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Thread: Port Fidalgo Boat Suggestion

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    Default Port Fidalgo Boat Suggestion

    I was hoping to tap into some of the experience on this forum and get some insight on what size/type boat I will need to access Port Fidalgo. I have done some digging on the forum and realize that that things can get pretty choppy and I want to ensure I talk to some people with experience before I start getting serious about purchasing a boat to access this area. Thanks for the help!

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    Member spoiled one's Avatar
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    Which port will you be leaving from?
    Spending my kids' inheritance with them, one adventure at a time.

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    To be honest i am open to suggestions. I am looking for the easiest/safest way to get to the area. I was planning on leaving out of Valdez since it is the largest port in the area. If I am off base with this please educate me. :-)

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    Member tlingitwarrior's Avatar
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    Quote Originally Posted by AK new guy View Post
    To be honest i am open to suggestions. I am looking for the easiest/safest way to get to the area. I was planning on leaving out of Valdez since it is the largest port in the area. If I am off base with this please educate me. :-)
    Much closer run from Valdez.
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    Member spoiled one's Avatar
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    You could do it in an 18' skiff or an inflatable IF you watch the forecast, but any fool can rough it, right? I ran all over the Sound in an 18' Klamath, then jumped up to a 24' Hewescraft Alaskan, and now have a 30x10 GC. Having heat and a hard top are real nice and really a must with a family IMO.
    Spending my kids' inheritance with them, one adventure at a time.

  6. #6

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    Quote Originally Posted by AK new guy View Post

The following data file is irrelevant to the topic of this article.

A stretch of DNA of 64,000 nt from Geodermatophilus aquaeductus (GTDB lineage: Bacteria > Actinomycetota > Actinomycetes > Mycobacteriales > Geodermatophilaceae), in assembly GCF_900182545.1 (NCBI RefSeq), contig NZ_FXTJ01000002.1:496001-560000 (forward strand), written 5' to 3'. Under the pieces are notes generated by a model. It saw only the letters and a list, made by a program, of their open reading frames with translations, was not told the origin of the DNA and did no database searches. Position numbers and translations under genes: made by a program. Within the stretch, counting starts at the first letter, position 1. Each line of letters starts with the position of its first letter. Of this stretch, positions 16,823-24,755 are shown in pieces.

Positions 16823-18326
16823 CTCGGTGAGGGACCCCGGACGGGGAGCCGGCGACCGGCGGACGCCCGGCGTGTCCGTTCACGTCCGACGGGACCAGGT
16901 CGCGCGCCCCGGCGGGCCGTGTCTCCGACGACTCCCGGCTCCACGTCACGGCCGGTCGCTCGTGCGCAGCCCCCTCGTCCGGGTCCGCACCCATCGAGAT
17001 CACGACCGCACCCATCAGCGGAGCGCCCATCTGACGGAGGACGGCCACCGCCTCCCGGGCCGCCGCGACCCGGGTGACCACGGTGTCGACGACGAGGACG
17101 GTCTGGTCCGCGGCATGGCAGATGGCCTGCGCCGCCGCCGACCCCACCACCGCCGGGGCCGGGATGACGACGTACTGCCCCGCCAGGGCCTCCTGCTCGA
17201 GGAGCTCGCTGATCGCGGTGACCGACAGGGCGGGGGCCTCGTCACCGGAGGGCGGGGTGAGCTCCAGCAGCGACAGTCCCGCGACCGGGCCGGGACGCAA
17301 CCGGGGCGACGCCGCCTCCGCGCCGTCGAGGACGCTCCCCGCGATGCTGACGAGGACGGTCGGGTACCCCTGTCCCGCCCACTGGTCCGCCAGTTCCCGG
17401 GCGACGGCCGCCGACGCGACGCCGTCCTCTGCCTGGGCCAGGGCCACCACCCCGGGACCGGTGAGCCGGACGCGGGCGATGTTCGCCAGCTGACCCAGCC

I was hoping to tap into some of the experience on this forum and get some insight on what size/type boat I will need to access Port Fidalgo. I have done some digging on the forum and realize that that things can get pretty choppy and I want to ensure I talk to some people with experience before I start getting serious about purchasing a boat to access this area. Thanks for the help!
    AK, I run a charter out of Valdez and cross Fidalgo nearly everyday of the summer. It can be very rough and it can be very nice. All depends on the wx of course. If your looking for a boat that you can use to run from Valdez to Fidalgo in most any wx condition you'll see during the summer I'd suggest something 24-26'er or larger with radar, charter plotter, etc. A boat with a steep dead-rise and bow entry will always handle the seas best. If you can hold out for a nice day with calm seas and good visibility you can use a skiff. Just keep in mind that on those days that appear very nice, sunny and warm, a large sea breeze funnels through the Arm and Port causing 3-4 foot following seas all the way back to Valdez. I've rescued a number of skiff operators over the years who got caught in the afternoon sea breeze. Good luck on your search

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    Member broncoformudv's Avatar
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    I think Halibutgrove nailed it those afternoon breezes sure make the trip back in a pain in the rear and bounce things around a bit. Then again I could just get up earlier in the morning and head back when it is smoother.

    The nice thing about coming out of Valdez is there are three good bays to hole up in if things to get too rough on the way out or back in to port.

    Like everyone else said something in the 20-26 foot range with a windshield and top would make a pretty nice ride out there.

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    Thanks to everyone who replied! It sounds like keeping a close eye on the forecast is crucial. I have purchased land in two moon bay and plan on building a cabin out there. That being said I should be able to pick my day to go out and once in Fidalgo dont plan on making to many runs back to Valdez. Do things get pretty rough inside Fidalgo too?